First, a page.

Then, you can dig deeper into common challenges that both of you may face 1) how to gain respect from older colleagues at work since you might always feel they think you’re too young. Or your clients might think you’re too young. 2) how to balance relationships, family, and work? 3) how to find a dream job, or something you’re passionate about and try to integrate that with your career? 4) when do they want to start a family?

There’s loads of topics, you just have to understand this age group and also have self awareness in what you’re going through in life. Then you can understand their own tactics and how they handle these global challenges that millennial face. This way, you can also fulfill your goal of “learning” from them.

The main trend you’ll find is those of our age group usually steers towards the “fun stuff” to talk about or “lighter topics” because to them/us, life is already a bit challenging – what we were taught growing up ( eg.  the American dream or make your passion your work!) Doesn’t necessarily match up with the reality of life. So, you’ll see that they will constantly steer towards the fun trends, kardashians, new hacks, gossip, or anything in between. Just understand that it’s not because they’re obsessed about these topics. It’s because they want to avoid the real life talks. But, you have a choice to steer towards the meaningful conversations. Maybe it’s also a tactic to go deep and then light throughout the conversation you’re having with another millennial. It’s quite fun once you start experimenting  but the best part is you still get something out of the conversation, which are the aspects of his/her life you want to learn about

P. S. another tactic I found is to pick someone who is good at something you’ve always wanted to learn more about. Identify that “gift”or “thing” that they own – eg. Makeup, fashion, health, social media , etc. “wow, you’ve always been super diligent on your eating and gym routine, can you tell me more about it?” or “your makeup is amazing, which one would you recommend for eyeliner? Okay and how do you put it on? How did you learn all of this?”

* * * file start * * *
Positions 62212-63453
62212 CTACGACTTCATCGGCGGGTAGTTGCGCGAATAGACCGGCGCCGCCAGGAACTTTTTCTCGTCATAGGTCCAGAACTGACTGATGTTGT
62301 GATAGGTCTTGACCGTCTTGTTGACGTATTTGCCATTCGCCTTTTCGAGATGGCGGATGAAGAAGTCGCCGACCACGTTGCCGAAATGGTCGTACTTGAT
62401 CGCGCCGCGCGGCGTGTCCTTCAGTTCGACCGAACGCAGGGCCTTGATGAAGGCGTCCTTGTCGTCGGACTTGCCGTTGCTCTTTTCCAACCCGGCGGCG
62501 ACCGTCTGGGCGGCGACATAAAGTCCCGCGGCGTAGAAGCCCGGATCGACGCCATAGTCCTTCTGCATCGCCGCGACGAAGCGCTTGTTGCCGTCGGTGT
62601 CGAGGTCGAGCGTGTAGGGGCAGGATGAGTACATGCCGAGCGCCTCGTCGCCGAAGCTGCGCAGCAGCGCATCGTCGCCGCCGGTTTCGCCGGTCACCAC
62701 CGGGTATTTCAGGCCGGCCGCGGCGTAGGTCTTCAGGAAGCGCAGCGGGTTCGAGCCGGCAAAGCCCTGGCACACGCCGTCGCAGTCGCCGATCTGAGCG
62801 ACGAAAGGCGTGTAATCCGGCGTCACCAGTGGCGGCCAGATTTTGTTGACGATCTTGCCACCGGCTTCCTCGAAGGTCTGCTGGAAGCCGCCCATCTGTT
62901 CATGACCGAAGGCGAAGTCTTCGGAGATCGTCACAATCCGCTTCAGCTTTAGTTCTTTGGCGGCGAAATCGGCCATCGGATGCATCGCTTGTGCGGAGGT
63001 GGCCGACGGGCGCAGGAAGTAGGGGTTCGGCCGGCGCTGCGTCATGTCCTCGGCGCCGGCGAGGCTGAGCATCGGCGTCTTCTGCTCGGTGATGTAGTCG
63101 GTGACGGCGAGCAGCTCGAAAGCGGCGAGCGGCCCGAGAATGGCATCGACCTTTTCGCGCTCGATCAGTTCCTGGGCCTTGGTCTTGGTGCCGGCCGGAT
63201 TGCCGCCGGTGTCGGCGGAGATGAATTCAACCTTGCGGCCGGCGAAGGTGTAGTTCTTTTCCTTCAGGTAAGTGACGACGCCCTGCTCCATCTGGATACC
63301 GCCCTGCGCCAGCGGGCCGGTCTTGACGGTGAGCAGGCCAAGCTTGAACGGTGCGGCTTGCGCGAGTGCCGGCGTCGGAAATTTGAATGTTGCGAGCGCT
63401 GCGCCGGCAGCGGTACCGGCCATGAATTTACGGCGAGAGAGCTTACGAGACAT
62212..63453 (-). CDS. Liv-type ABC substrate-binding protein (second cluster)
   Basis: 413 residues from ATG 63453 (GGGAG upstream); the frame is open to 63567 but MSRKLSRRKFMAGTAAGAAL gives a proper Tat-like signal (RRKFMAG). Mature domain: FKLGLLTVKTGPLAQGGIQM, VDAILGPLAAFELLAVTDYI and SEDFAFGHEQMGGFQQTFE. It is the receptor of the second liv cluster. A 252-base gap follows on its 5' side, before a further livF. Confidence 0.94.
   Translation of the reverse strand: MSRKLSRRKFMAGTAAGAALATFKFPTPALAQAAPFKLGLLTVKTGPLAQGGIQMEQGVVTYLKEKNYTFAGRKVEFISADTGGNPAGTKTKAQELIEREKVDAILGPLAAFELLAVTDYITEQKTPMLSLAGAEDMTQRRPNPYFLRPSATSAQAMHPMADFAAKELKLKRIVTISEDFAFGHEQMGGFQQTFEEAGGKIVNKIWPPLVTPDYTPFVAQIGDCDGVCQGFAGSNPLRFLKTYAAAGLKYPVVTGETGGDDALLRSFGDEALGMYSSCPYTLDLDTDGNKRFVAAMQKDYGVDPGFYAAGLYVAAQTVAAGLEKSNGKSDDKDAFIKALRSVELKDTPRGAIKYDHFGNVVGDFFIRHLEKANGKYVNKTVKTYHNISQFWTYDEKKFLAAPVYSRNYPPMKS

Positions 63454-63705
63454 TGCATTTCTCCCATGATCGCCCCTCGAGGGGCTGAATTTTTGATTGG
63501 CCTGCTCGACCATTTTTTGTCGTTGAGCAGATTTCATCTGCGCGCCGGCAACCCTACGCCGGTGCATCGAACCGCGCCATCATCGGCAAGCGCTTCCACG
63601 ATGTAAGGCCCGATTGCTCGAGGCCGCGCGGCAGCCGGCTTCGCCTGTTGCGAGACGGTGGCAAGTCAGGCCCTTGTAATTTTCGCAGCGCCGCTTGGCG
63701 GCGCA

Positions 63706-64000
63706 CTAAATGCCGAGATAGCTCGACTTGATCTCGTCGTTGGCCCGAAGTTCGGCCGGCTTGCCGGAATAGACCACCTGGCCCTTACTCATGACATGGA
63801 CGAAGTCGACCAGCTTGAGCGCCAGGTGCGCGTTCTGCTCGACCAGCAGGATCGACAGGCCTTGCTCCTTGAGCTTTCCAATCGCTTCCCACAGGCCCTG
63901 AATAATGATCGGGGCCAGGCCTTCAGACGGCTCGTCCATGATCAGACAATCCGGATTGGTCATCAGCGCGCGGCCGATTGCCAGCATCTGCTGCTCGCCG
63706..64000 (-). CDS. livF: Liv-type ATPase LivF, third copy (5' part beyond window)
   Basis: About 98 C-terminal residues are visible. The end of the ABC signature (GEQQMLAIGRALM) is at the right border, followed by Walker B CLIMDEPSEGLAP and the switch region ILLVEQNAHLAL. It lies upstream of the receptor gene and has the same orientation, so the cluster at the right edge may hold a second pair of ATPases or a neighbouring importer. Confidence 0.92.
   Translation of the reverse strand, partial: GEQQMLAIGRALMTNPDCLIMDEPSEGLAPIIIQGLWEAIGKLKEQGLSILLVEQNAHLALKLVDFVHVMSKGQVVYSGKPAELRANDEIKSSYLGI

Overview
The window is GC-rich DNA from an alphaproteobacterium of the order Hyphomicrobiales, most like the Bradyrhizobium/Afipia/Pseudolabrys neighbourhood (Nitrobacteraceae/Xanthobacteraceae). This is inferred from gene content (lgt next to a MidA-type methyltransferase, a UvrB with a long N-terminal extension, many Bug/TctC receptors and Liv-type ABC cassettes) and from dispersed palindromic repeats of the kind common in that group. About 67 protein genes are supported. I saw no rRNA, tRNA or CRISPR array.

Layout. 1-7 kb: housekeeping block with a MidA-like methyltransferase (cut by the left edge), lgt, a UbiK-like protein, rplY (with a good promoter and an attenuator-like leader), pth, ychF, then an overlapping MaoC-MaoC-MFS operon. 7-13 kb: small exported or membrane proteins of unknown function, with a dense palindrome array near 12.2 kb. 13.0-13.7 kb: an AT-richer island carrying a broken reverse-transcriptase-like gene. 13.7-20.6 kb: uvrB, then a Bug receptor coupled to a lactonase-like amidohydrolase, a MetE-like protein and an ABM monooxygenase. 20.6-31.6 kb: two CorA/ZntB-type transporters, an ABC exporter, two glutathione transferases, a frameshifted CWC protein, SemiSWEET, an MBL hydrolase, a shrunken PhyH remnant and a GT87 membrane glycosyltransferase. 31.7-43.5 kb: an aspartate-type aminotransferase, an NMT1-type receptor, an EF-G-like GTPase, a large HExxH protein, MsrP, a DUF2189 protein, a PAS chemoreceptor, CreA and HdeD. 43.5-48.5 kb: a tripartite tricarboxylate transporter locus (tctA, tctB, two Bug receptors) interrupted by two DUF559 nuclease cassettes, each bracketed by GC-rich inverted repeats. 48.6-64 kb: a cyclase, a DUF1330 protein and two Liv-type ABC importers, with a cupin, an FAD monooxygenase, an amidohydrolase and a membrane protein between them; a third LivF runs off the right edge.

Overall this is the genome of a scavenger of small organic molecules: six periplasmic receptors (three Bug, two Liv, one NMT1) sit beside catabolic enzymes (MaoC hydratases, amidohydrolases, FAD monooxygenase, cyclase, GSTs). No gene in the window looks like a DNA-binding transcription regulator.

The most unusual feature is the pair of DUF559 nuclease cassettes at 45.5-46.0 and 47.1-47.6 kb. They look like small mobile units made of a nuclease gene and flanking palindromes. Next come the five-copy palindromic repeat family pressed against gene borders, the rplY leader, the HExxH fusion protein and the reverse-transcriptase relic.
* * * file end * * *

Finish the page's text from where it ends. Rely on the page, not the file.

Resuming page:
P.P.S try to understand where the high value millennials hang out. Make sure you meet people you want to meet in places we would actually expect them to be . Eg. If we want a good boyfriend/girlfriend, I don’t think we’d meet someone great at a club right? People who go to clubs to meet people would probably aim for the fun side of things. Instead, we’d want to meet them in a thought provoking environment whether it’s an outdoor activity (try MeetUp groups or friends of friend’s sports groups), networking events, toastmasters, or even an intimate mastermind group/book club/mentoring event. This way, you can ensure you’re meeting qualified individuals who have similar interests as you!

Comment below to share some conversation key points you’ve used and how it worked/didn’t work. Share the love!


About the Author

Bessy Tam is a career coach who helps busy professionals get into their dream non-tech job in tech. She’s helped dozens of clients get interviews and offers from companies such as Facebook, Google, LinkedIn, Lyft, Amazon, Babbel, & More. She currently works at Google in Chicago.